Tonight’s post, as you can probably guess, is going to be in two parts. I realised as I was writing that it was going to be quiet long, so to spare you a whole lot of reading in one hit I’ve broken it up. The little man is not in the best of moods today and wasn’t at all interested in breakfast or his morning nap. I took him to the osteopath yesterday and grumpiness after a visit is not uncommon apparently. For those of you that don’t know the history, allow me to explain why we’re seeing an osteopath. In the late stages of my pregnancy J was lodged firmly in my pelvis for about three weeks. It was rather uncomfortable for me as you can imagine and left him with a bit of a cone-head after he made his grand entrance (or exit?). This gradually subsided but he was left with a rotated sphenoid bone in his skull. In other words, he had a flat area on one side of his forehead, and on the opposite side at the back of his head he had a lump. We were told not to worry; it would correct itself. It didn’t.
Our GP (a woman so wonderful, she deserves her own website) referred us to a physiotherapist in Central who “specialised” in baby’s heads. Some professionals believe that a misshapen skull can impact on certain nerves in the brain and spinal cord and this can contribute to colic, reflux, sleep problems etc. We’d experienced all of those, and wondered if his endless bouts of crying in the early days were his way of telling us he had a headache. We were desperate to give anything a try. The physio we saw, let’s call her S, was nice enough and seemed to know what she was doing. J was always very chilled out after his sessions but after about 6 visits we hadn’t seen any improvement in any of his symptoms. S admitted that she’d reached the limits of her abilities and recommended a session with her boss, the head of the practice; we’ll call her C. I was excited to meet the woman who had developed the baby head-shaping method. It seemed we would finally be meeting someone who could help our little man. I could not have been more wrong. She started later than our designated appointment time and was instantly attacking me: I should’ve brought him in sooner. Why didn’t I have physio while I was pregnant to prevent this from happening? Why was he on formula? He was “clearly” allergic to something in my breastmilk, why hadn’t we been tested for sensitivities (more on that fascinating process later)? I had a valid response to all of these attacks but was left feeling very defensive and this did not bode well for the rest of the session. She told me it was probably too late to start treatment, and when I suggested we leave she quickly offered to try something. J picked up on my anxiety and was restless and a bit cranky. Every time he started to complain C would throw her hands in the air and say “I can’t work on him while he’s like this, you need to settle him down.” She didn’t interact with him at all and didn’t seem to have a natural way with children. At times she waved her hands over his head as if performing what I can only imagine was Reiki, and before I left she explained that I needed to think positively when looking at J’s head, as my negative energy was preventing him from healing. I’m a firm believer in the power of positive thinking and I do believe there is a place for alternative therapies, but I don’t believe that moving the air above my son’s head and telling me to project positivity will improve the shape of his skull in any way. Any negativity I was feeling was purely a product of being in that room, it had nothing to do with my beautiful son and his wonky forehead. She then concluded the session early and charged me $1800 HKD for the privilege! We decided to let J grow for a while after this experience, and take a wait-and-see approach.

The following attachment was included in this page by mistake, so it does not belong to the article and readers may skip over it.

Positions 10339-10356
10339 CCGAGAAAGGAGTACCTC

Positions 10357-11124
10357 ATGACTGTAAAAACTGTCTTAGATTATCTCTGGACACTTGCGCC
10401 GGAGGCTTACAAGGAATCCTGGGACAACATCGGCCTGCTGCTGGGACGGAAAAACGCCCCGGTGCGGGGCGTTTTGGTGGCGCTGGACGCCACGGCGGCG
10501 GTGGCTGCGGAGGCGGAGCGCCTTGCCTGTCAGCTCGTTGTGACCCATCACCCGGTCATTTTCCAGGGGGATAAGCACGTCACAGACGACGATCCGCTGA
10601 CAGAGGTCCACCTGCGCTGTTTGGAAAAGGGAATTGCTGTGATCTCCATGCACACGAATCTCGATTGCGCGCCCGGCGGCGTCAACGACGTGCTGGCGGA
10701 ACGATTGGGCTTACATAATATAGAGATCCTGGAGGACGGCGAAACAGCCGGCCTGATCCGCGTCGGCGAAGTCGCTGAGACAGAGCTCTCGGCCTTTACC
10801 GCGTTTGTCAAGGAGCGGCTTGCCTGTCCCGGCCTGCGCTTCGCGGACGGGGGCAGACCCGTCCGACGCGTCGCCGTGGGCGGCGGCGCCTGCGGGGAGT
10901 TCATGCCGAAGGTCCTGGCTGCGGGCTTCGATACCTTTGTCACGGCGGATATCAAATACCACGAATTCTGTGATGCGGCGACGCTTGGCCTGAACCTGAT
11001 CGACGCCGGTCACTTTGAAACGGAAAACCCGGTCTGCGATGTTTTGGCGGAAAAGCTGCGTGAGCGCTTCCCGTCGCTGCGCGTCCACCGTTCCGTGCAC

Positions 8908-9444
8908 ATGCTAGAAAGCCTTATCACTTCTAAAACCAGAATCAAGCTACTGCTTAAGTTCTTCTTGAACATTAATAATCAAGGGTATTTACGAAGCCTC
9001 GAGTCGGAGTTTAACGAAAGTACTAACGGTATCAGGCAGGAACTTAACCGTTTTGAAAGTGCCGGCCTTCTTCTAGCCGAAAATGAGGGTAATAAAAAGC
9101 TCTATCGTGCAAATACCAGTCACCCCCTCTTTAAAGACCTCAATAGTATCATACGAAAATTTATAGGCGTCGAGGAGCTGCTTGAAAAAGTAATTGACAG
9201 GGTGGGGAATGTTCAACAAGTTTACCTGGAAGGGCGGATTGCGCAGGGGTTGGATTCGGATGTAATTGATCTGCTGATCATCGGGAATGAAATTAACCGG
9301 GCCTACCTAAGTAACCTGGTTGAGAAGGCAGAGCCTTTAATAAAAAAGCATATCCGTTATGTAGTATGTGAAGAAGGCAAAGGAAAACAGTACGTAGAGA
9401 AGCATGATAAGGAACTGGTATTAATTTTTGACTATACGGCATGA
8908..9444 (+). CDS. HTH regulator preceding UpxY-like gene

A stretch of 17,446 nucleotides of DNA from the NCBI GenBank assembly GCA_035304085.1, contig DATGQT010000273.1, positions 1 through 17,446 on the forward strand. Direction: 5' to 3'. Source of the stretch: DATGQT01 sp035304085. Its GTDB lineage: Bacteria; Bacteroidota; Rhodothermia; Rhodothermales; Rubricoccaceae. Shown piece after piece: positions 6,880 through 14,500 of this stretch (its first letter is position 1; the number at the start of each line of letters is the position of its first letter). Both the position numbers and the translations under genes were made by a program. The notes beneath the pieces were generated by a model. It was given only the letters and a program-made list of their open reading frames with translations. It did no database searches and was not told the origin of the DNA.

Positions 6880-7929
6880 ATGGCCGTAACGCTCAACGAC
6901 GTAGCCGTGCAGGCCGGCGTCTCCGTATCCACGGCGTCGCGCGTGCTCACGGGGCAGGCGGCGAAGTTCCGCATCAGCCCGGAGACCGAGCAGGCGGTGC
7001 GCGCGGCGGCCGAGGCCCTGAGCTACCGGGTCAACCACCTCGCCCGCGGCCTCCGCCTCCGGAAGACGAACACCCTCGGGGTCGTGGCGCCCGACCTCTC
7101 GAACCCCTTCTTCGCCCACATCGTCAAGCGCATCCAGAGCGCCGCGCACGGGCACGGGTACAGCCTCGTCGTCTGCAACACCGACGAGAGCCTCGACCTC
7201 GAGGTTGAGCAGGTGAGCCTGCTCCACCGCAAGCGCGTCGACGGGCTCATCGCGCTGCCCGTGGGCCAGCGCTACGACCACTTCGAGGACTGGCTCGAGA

It was tough trying to decide whether or not to take any action in the first place. It was his head after all, and I was so concerned that we might do long-term damage. More concerning was the idea that the bones were pressing on his brain or that he’d have all sorts of issues in the future with his eyesight, sinuses or worse. It didn’t help that a few of the professionals we spoke to thought we were only worried about how he looked. They just didn’t understand that it wasn’t aesthetics we were concerned with. When talking about it with friends most of them have said that they have never noticed J’s head. I guess it was because he had always been that way, but I definitely noticed every time I looked at him. I know I could not have helped it but I have always felt responsible. I know some people thought we were a bit mad seeking treatment for something that most doctors believe children grow out of. At the end of the day we decided to persist, knowing that we’d never forgive ourselves if we ignored it and he didn’t grow out of it.